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|Publication Number: Date: Winter 1996|
Issue No: Vol. 59 No. 3
Date: Winter 1996
This article is adapted from a Federal Highway Administration (FHWA) report of the same name. The report is an update of the progress achieved in transportation and employment the since the 1990 Lower Mississippi Delta Development Commission report entitled The Delta Initiatives: Realizing the Dream ... Fulfilling the Potential. State transportation agencies in the Delta states, other federal and state agencies, other organizations, and many individuals contributed to this update. The FHWA report will be available for distribution in the spring of 1996.
The Lower Mississippi Delta area is a unique region at the very heart of the United States. Flanking the mighty artery of the lower Mississippi River, parts of seven states Louisiana, Mississippi, Arkansas, Tennessee, Kentucky, Missouri, and Illinois form this region.
Although this update focuses on transportation and employment, most of all, it is the people of this vital, diverse, yet distinctly unified Delta region whose input, energies, and love of their homeland have given it substance, character, and culture.
The roots of this report extend to the bipartisan establishment in 1988 of the Lower Mississippi Delta Development (LMDD) Commission by the U.S. Congress. The commission's mission was to study the unique problems of this region and make recommendations for future action.
"Changes in the international economy have created an increasingly
complex and interdependent world. The new American marketplace, with its growing dependence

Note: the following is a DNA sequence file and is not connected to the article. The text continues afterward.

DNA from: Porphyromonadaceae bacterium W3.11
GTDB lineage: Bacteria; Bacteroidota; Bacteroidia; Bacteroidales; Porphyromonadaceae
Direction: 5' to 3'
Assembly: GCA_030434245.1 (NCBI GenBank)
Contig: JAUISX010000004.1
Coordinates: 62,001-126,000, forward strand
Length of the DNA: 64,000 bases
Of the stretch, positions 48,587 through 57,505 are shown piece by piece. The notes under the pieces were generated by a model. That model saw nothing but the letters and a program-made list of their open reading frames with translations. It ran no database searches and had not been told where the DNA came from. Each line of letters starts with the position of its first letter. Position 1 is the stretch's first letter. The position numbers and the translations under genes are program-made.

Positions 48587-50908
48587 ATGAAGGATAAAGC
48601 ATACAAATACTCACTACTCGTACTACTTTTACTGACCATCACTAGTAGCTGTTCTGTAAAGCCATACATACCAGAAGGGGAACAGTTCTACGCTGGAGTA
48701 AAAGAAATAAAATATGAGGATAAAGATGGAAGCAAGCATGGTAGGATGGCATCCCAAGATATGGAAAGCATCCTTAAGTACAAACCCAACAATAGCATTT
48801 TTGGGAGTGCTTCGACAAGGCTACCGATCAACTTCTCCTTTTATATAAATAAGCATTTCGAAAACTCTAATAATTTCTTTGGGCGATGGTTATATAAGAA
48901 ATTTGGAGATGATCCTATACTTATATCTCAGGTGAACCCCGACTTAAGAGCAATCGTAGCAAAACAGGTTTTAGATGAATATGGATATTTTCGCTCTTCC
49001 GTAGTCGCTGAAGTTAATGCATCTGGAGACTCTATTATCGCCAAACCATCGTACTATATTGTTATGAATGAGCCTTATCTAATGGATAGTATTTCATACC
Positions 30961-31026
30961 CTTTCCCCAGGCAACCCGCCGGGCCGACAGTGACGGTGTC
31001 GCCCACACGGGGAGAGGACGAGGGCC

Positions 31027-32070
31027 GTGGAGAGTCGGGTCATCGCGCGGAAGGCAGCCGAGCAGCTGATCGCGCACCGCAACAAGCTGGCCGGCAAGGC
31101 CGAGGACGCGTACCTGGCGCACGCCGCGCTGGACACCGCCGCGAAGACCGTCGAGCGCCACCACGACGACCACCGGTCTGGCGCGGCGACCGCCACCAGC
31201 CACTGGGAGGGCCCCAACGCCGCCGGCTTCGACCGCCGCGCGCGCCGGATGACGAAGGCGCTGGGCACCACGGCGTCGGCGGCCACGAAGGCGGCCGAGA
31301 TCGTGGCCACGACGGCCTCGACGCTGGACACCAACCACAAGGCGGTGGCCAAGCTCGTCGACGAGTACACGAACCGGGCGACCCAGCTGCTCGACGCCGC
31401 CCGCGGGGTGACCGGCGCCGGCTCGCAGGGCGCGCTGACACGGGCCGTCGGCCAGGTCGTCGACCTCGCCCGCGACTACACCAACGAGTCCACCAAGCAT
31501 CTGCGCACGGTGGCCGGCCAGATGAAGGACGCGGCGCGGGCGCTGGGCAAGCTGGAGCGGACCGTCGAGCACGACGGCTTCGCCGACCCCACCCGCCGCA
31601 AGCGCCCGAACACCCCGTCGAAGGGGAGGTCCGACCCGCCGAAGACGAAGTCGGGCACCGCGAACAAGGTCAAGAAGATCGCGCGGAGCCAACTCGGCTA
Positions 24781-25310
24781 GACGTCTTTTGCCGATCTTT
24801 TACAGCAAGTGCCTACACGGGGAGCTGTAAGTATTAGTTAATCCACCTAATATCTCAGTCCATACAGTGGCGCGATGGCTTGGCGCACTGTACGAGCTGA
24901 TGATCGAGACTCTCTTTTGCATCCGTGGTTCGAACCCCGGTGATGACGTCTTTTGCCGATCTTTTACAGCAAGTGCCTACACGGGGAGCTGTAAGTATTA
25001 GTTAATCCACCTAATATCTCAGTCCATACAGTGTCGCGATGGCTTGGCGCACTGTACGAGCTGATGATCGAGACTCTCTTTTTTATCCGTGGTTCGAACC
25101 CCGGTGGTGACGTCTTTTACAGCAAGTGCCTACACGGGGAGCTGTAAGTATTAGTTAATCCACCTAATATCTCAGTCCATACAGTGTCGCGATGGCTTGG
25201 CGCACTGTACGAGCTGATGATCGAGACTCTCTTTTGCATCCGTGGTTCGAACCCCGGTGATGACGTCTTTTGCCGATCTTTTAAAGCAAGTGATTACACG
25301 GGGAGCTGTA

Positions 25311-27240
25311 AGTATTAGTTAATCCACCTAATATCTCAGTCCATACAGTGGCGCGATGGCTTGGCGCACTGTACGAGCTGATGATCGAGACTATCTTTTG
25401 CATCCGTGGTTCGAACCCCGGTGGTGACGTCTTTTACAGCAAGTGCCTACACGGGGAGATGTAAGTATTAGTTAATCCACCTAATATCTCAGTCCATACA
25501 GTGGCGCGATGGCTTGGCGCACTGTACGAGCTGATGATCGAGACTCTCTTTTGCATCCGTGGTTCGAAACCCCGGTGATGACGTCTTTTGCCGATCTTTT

on high technology and service sectors, demands skilled labor. Without a competent,
literate workforce, there is little reason to expect the Delta to become a vital part
of the new global economy ... allowing the people of the Delta to become full partners
in the productivity of America."
- The Delta Initiatives Report, 1990
The LMDD Commission, chaired by Arkansas Governor Bill Clinton, determined that investment in human capital was the key to building a thriving economy in the Delta and to realizing the human potential of those who call the region "home."
The commission focused on the factors involved in human capital development, natural and physical assets, private enterprise, and the environment. It noted the impacts on human potential and made more than 400 recommendations in what it called a "handbook for action."
These recommendations have served as a guidepost in President Clinton's administration and during the 1996 budget negotiations and reconciliation efforts to balance the budget in a way that reflects the values and priorities of the American people. They are consistent with the president's goals: investing in education, training, and the environment; protecting Medicare and Medicaid; and targeting tax relief to working families.
Fifty-five of the commission's recommendations were directly related to transportation. Rodney E. Slater, who participated in developing the 1990 report as vice-chair of the Arkansas State Highway Commission, today serves as the administrator of the Federal Highway Administration. He notes, "When you think of transportation, it's about more than concrete, asphalt, and steel. It's about people. People getting to work, taking their children to school, and pursuing their happiness through their travels. Transportation is a tool for people to realize their full potential. Therefore, an investment in infrastructure translates to investment in people."